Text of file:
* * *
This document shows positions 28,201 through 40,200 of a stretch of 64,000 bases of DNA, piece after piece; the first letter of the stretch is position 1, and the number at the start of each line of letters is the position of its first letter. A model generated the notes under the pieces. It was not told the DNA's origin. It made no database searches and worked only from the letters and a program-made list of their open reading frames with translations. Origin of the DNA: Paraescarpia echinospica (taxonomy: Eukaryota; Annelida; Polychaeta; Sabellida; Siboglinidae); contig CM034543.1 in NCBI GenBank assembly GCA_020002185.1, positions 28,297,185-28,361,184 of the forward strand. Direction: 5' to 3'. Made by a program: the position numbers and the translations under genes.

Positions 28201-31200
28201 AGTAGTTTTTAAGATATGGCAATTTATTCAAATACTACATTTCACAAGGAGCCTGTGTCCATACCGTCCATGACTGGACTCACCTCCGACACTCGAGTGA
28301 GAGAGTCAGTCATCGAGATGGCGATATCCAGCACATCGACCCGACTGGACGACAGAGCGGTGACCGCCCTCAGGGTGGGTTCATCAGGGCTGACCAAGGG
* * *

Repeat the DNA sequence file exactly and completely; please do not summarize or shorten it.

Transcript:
This document shows positions 28,201 through 40,200 of a stretch of 64,000 bases of DNA, piece after piece; the first letter of the stretch is position 1, and the number at the start of each line of letters is the position of its first letter. A model generated the notes under the pieces. It was not told the DNA's origin. It made no database searches and worked only from the letters and a program-made list of their open reading frames with translations. Origin of the DNA: Paraescarpia echinospica (taxonomy: Eukaryota; Annelida; Polychaeta; Sabellida; Siboglinidae); contig CM034543.1 in NCBI GenBank assembly GCA_020002185.1, positions 28,297,185-28,361,184 of the forward strand. Direction: 5' to 3'. Made by a program: the position numbers and the translations under genes.

Positions 28201-31200
28201 AGTAGTTTTTAAGATATGGCAATTTATTCAAATACTACATTTCACAAGGAGCCTGTGTCCATACCGTCCATGACTGGACTCACCTCCGACACTCGAGTGA
28301 GAGAGTCAGTCATCGAGATGGCGATATCCAGCACATCGACCCGACTGGACGACAGAGCGGTGACCGCCCTCAGGGTGGGTTCATCAGGGCTGACCAAGGG